Arguably, the hardest thing about many new life situations is the unknown. Transitioning out of military service is no different. It is hard to make a solid plan for a life you are not yet living. However, there are things you can do to be ready and prepared for in order to make your military transition smoother.
1) Beef up your liquid savings.
Ideally, about six to 12 months before transitioning, you should make saving a priority. Consider putting aside three-to-six months* worth of living expenses. Having this “transition money” saved will greatly help with any potential hardships in the first few months of transition.
*Review all your fixed monthly expenses (i.e. loans, mortgage, rent and childcare) and multiply them to get this number. A three-to-six month budget is dependent on what you are most comfortable with. Also, do not forget about other necessities, such as groceries and gas.
2) Review your Leave and Earnings Statement.
Your LES can be a helpful tool for military transition. You have three main sections on your LES. Going left to right, start with entitlements.
Basic Allowance for Subsistence and Basic Allowance for Housing will not be on a civilian pay stub. Not only will they not be there, but if you look at the bottom line (your entire entitlements pay), you need to keep in mind that these two amounts were not taxed. Therefore, you will need to consider the increase in the next block on your LES.
Your federal taxes will likely be higher depending on your new pay, and you will likely have state taxes taken out, if you do not already. Your Federal Insurance Contributions Act taxes for Medicare and Social Security will likely increase, as well. You may also have other deductions in this column, such for a Thrift Savings Plan, Servicemembers’ Group Life Insurance and Family SGLI.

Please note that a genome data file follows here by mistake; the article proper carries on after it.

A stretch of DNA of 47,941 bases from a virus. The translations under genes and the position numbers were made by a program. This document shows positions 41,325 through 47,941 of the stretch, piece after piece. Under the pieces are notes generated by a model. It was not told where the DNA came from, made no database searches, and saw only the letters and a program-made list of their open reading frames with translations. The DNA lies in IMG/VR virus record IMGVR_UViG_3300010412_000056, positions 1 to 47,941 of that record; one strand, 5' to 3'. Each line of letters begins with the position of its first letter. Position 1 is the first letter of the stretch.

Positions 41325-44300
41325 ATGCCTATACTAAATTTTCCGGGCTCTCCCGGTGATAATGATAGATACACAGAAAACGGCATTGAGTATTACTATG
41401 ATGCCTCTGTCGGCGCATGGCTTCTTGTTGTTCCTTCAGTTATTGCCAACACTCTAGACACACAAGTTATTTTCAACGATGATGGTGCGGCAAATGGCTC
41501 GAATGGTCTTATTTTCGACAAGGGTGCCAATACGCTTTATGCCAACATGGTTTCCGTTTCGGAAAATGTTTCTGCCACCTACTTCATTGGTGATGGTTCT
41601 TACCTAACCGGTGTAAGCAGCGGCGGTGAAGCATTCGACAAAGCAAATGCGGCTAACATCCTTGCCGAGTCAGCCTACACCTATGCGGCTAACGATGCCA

Insurance and retirement accounts are important considerations as you transition. You will need to replace these with civilian accounts, depending on your situation.
This area of your LES is where you may have other payments that you set up, such as a transfer to a savings account, a TSP loan*, other payments and/or your dental and vision plans. Keep these in mind when reviewing your LES as you think about your new paycheck.
*If you do have a TSP loan, this will need to be paid in full while you are still in an active pay status. For more information please visit TSP.gov.
3) Research everything.
This may seem a little overwhelming, but there are so many factors for each individual or family that should be considered when transitioning that nothing should be overlooked. Knowing where you will live, or where you should consider moving, is one of the most important aspects to evaluate. Costs of living can differ greatly between areas of the country, even in suburban, rural or urban areas of the same region. Whether you are transitioning out after just one enlistment to go to school or retiring after a long career, the cost of living will be a huge factor in determining how far your dollar will go.
4) Seek professional help.
Go to your installation’s family readiness center and take advantage of all they have to offer from resume writing to financial counseling and classes. You can even use these services for up to one year after your military transition.Read comments